Patagonia has been leading the charge against what the company says are relentless threats imposed on U.S. public lands from the Trump White House and Interior Secretary Ryan Zinke. And now the outdoor gear designer and retailer is taking its activism further with a first-ever television advertising buy:
This is the first time the company has run a television ad campaign in 45 years of business. Patagonia felt compelled to purchase television and radio advertising time in Zinke’s home state of Montana in order to remind him of comments he made last year. “Our greatest treasures are public lands,” Mr. Zinke had said during a June 2016 speech. “It is not a partisan issue. It is an American issue.”
Zinke ended up deciding not to rescind any of the 22 national monuments under review. If he had, it would have challenged a 111-year-old law that gives the sitting U.S. president broad authority to protect public lands. As of press time, he proposed that four national monuments have their boundaries redrawn; however, the report outlining the changes has not been publicly released. The lack of transparency has upset several senators, including U.S. Senator Dianne Feinstein of California, who said in a public statement, “The American people have the right to see his entire report. A proposal to strip protections from public lands should be made public immediately.”
Patagonia will also purchase airtime in Utah and Nevada, states where activists say national monuments are under threat. Although the fallout from the violence in Charlottesville two weeks ago has nudged companies to speak out even more boldly against the Trump Administration, Patagonia’s executives believe even more can be done to take a stand. “We don’t know of any other company currently running persuasion ads on television targeting the administration, and for us, this is an issue we have been advocating for since our founding,” the company said in a public statement.
The advertisement features the company’s founder, Yvon Chouinard. He minced no words when he offered his take on current goings on in Washington, D.C. “Public lands have never been more threatened than right now,” Chouinard explains during the one-minute segment, “because you have a few self-serving politicians who want to sell them off and make money.”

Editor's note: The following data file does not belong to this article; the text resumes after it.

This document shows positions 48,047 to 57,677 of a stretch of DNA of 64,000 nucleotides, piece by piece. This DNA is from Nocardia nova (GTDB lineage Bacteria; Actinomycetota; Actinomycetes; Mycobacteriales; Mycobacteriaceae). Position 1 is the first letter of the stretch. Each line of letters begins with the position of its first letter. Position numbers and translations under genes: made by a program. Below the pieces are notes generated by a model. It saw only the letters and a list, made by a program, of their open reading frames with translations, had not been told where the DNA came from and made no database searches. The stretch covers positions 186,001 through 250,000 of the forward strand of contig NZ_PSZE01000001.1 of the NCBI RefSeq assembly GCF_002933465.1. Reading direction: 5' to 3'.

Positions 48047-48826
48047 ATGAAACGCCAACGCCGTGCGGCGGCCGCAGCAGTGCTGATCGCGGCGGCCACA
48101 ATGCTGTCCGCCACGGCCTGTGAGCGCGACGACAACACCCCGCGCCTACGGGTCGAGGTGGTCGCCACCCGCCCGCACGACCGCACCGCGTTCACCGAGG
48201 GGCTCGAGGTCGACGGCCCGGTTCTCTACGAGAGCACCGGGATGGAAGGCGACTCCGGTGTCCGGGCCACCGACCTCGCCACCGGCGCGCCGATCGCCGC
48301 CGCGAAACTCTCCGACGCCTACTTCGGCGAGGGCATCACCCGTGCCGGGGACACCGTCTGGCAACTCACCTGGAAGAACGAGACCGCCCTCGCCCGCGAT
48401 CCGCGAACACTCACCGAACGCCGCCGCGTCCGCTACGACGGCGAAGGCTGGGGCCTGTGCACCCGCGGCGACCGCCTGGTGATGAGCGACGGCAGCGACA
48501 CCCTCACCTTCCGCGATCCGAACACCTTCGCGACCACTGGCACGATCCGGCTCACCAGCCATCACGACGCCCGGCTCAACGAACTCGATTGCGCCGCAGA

The television commercial ends with an appeal to citizens to text “DEFEND” to 52886 before Zinke announces his decision.
Patagonia has been sticking it to the Trump Administration from the beginning, and has also lashed out at Utah’s congressional delegation for insisting on a rollback on national monument designations. Upon the White House’s floating of proposals to sell off or downgrade some public lands, Patagonia and other outdoor retailers such as REI have launched public relations offensives demanding that these lands be accessible to all U.S. citizens and visitors.
After Utah’s state leadership continued to push for a reversal of federal protection granted for public lands such as Bears Ears National Monument, Patagonia withdrew from a major outdoor retailer trade show event scheduled earlier this year in Salt Lake City. Other manufacturers and retailers expressed their support; the Outdoor Retailer Trade Show will be held in Denver starting next year.
In summing up Patagonia’s stance, Chouinard was succinct and to the point. “This belongs to us. This belongs to all of the people in America. It’s our heritage. I hope my kids and grandkids will have the same experiences that I have,” he said as the advertisement concludes.
Image credit: Bureau of Land Management/Flickr
Leon Kaye has written for 3p since 2010 and become executive editor in 2018. His previous work includes writing for the Guardian as well as other online and print publications. In addition, he's worked in sales executive roles within technology and financial research companies, as well as for a public relations firm, for which he consulted with one of the globe’s leading sustainability initiatives. Currently living in Central California, he’s traveled to 70-plus countries and has lived and worked in South Korea, the United Arab Emirates and Uruguay.
Leon’s an alum of Fresno State, the University of Maryland, Baltimore County and the University of Southern California's Marshall Business School. He enjoys traveling abroad as well as exploring California’s Central Coast and the Sierra Nevadas.